Eco Review: La Casa del Mundo

By Cynthia Ord

At XelaWho, we do our part environmentally by passing the buck to those who are doing their part. With so many lodges, restaurants, and other tourist services claiming to be “eco” this and “green” that, our team of investigative journalists asks industry operators all the tough questions.

This month, we visited lakeside resort La Casa Del Mundo in the small town of El Jaibalito, Atitlan. The lodge doesn’t even advertise itself as “eco” but does claim to be “Guatemala’s most magical hotel”. A walk through the beautiful gardens and terraces expose both its magic and its eco-responsibility.

If you’re lucky, you’ll run into Bill, the American who founded the hotel alongside his Guatemalan wife Rosy. They began building in 1988 and after 9 years of construction, the hotel opened for business in 1997. La Casa del Mundo now boasts 16 bedrooms overlooking the lake, and employs 38 Guatemalans.

Ask Bill about environmental self-sustainability, and he’ll tell you his hotel is “the greenest place on Lake Atitlan.” He can also show you why this is true. La Casa del Mundo is the only place around Atitlan that disposes of waste water without dumping into the lake. Bill designed a $30k water system that filters waste water, then pumps it upward and away from the lake each day. The water is safely expelled into the ground, where trees now thrive.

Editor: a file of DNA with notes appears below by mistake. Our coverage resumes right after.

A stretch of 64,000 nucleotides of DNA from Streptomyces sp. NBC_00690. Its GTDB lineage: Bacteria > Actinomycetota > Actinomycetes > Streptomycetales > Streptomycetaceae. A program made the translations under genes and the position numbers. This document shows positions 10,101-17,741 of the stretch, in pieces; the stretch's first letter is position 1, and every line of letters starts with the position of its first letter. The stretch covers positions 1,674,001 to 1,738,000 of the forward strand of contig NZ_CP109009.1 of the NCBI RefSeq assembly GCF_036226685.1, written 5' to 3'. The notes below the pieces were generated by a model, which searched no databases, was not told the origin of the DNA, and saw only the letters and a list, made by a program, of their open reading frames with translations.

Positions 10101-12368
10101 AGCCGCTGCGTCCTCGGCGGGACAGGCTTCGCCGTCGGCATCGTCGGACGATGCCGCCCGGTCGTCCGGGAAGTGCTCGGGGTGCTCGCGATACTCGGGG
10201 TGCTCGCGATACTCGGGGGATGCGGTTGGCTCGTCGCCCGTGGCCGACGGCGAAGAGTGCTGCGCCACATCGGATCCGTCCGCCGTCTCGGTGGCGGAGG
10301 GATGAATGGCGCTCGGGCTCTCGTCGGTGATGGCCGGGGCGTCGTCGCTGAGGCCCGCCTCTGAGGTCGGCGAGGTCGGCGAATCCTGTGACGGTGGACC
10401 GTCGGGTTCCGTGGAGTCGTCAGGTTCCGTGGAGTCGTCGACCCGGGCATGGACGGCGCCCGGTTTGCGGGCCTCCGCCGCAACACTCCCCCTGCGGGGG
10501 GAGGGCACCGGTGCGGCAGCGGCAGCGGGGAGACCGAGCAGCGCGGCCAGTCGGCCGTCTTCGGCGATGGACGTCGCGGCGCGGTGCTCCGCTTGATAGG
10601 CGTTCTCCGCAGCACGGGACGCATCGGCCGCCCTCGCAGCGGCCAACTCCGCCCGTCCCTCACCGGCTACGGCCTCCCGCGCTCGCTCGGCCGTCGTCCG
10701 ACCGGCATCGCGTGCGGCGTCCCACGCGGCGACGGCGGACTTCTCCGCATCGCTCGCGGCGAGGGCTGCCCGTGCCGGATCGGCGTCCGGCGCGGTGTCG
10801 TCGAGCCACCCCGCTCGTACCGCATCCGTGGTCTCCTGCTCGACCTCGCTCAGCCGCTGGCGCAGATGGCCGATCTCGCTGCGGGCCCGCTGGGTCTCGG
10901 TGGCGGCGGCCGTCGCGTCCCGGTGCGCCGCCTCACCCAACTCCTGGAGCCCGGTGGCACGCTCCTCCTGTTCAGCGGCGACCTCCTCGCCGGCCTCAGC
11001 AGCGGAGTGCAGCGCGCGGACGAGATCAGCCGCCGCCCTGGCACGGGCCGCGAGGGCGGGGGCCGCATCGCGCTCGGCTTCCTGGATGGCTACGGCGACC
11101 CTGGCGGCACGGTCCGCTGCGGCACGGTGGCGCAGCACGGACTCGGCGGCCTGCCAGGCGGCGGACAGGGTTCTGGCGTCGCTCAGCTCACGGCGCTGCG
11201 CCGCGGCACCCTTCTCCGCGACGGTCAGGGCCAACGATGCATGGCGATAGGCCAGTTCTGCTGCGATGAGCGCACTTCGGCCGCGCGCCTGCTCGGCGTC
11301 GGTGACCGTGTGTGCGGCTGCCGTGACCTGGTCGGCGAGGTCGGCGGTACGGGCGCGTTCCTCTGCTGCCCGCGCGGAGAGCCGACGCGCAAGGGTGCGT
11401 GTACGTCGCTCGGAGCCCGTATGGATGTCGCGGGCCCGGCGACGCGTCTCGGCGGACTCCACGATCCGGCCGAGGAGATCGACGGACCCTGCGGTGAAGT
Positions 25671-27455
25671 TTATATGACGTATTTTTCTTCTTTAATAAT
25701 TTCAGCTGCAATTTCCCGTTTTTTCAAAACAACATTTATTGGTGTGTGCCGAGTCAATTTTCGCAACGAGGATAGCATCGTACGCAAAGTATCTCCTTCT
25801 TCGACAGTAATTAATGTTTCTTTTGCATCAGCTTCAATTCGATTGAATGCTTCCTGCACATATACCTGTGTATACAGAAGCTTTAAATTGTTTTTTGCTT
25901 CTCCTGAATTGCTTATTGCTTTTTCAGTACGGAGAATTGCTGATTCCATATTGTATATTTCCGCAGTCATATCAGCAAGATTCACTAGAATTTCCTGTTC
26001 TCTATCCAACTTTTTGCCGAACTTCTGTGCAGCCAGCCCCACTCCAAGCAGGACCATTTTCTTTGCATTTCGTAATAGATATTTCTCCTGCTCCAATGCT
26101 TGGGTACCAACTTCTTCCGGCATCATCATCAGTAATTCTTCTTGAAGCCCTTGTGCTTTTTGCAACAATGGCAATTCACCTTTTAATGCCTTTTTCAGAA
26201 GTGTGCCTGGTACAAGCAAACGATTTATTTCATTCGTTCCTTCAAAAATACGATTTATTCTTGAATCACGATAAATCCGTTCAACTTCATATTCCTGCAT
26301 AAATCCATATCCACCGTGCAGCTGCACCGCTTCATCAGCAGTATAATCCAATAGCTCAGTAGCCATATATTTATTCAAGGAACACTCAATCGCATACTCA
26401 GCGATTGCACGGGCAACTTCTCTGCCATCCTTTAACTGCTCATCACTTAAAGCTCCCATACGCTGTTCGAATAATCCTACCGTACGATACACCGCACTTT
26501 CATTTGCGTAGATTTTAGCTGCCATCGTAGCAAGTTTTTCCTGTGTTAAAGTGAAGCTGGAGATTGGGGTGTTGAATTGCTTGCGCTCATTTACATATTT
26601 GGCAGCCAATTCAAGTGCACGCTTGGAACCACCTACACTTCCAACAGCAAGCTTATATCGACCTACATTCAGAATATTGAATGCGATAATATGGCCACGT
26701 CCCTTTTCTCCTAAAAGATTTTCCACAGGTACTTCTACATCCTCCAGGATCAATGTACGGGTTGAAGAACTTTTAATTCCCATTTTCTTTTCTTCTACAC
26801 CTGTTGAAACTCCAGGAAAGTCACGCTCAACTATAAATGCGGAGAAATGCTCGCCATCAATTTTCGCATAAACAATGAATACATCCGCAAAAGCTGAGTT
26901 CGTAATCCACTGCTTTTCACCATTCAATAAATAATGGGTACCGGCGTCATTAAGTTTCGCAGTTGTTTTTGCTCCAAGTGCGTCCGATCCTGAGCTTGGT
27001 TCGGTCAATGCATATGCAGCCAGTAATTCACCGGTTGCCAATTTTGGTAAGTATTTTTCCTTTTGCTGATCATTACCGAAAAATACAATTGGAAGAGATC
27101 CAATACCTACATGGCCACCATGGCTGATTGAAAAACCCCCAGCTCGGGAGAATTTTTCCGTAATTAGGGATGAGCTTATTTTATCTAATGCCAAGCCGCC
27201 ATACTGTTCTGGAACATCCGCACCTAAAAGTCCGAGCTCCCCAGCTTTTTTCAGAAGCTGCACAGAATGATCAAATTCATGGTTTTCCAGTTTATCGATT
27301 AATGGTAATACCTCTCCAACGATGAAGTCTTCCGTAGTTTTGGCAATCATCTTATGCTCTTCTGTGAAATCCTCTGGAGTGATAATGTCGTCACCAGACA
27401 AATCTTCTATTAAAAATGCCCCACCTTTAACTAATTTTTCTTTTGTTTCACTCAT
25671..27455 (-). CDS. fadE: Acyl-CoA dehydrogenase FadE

What happens to all the muck in the filters? It gets emptied into the compost bins, and the compost gets used to fertilize the hotel’s abundant gardens. In fact, nearly all the hotel’s waste is recycled. Organic waste goes to compost, and plastics are recycled in Panajachel, where Rosy serves on the recycling committee. In the course of a month, the entire hotel generates a mere three trash bags of unusable waste. That’s what I would call resourceful. Additionally, the hotel has invested heavily in solar power. The hotel relies on twelve solar panels to heat the water. During the rainy season, the solar heating must be supplemented occasionally by about 5% propane heating, but in the dry season, solar energy is more than sufficient. Bill envisions a day when solar energy will be efficient enough to provide both electricity and hot water for the hotel. Way to be stewards of the earth, Casa del Mundo.

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